June 15, 2003
In "Visual Cues From the Silent Era" (June 8), Emanuel Levy refers to D.W. Griffith's "The Birth of a Nation" as a "seminal epic" but doesn't mention that it was a paean to the Ku Klux Klan. Omission of the film's function as racist propaganda is particularly glaring in light of Levy's brief comments about Griffith's "naive philosophy" and the "moral and religious ambitions" of his filmmaking. Jonathan Rotter Los Angeles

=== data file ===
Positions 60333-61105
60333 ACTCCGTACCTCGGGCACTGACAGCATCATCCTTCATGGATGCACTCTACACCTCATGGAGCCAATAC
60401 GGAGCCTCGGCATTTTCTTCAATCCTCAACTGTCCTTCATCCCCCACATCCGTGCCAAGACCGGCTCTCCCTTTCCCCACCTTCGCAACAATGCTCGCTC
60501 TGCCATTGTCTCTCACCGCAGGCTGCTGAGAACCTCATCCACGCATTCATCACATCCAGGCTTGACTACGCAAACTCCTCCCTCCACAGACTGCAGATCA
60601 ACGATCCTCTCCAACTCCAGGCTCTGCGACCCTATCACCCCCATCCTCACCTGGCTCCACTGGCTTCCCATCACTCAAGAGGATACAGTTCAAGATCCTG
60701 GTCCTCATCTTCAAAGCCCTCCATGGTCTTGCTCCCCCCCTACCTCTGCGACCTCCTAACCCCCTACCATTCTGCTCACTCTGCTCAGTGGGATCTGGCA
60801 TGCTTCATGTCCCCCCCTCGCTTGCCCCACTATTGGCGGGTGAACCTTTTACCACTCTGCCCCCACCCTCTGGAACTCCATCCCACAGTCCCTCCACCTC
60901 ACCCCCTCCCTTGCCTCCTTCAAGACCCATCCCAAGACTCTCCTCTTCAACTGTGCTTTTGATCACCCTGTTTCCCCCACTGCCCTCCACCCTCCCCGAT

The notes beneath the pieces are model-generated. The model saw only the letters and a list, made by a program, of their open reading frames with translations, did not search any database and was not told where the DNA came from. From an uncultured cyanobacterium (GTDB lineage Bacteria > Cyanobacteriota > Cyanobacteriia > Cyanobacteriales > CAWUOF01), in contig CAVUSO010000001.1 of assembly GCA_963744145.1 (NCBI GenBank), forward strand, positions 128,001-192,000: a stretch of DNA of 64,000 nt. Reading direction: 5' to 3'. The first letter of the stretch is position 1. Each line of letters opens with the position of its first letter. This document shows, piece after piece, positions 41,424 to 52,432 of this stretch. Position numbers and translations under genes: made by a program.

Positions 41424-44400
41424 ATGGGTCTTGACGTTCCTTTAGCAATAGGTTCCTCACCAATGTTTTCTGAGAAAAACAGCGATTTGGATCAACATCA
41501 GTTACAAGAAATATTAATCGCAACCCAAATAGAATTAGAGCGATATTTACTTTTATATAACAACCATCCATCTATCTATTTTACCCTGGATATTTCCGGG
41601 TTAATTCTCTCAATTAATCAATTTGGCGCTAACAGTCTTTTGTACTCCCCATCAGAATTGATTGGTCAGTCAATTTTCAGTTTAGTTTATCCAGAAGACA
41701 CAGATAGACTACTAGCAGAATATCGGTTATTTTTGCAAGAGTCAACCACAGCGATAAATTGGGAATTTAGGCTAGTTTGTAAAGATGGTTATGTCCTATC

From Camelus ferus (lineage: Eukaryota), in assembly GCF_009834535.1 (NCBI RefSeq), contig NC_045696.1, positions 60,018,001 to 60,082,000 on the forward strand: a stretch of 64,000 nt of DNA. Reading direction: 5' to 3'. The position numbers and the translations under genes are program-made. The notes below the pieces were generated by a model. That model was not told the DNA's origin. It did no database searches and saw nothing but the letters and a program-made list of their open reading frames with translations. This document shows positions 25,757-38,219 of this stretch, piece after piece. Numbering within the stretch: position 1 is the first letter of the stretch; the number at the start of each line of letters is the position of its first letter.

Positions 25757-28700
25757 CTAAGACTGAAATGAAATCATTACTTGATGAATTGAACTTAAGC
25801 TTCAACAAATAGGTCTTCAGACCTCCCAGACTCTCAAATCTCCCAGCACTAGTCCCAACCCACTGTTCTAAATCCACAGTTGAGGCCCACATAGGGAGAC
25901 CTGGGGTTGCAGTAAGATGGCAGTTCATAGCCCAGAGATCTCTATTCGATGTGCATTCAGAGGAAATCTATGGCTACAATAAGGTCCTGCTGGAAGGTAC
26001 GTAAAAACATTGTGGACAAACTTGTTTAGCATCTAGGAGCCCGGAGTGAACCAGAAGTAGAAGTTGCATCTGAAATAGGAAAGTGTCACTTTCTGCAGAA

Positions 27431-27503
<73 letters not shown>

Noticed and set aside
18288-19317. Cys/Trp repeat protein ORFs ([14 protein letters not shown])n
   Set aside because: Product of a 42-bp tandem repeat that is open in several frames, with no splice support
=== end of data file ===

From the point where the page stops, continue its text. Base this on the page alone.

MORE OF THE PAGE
October 27, 1996 |
A valentine from the Taviani Brothers--modern masters of Italian film neo-realism--to the silent American cinema--and the epic genius of D.W. Griffith (deftly played by Charles Dance, pictured). The story focuses on two Italian emigre church-builders (Vincent Spano, Joaquim de Almeida) hired to make the elephants for the Babylon set of "Intolerance." (Bravo Saturday at 2 p.m.).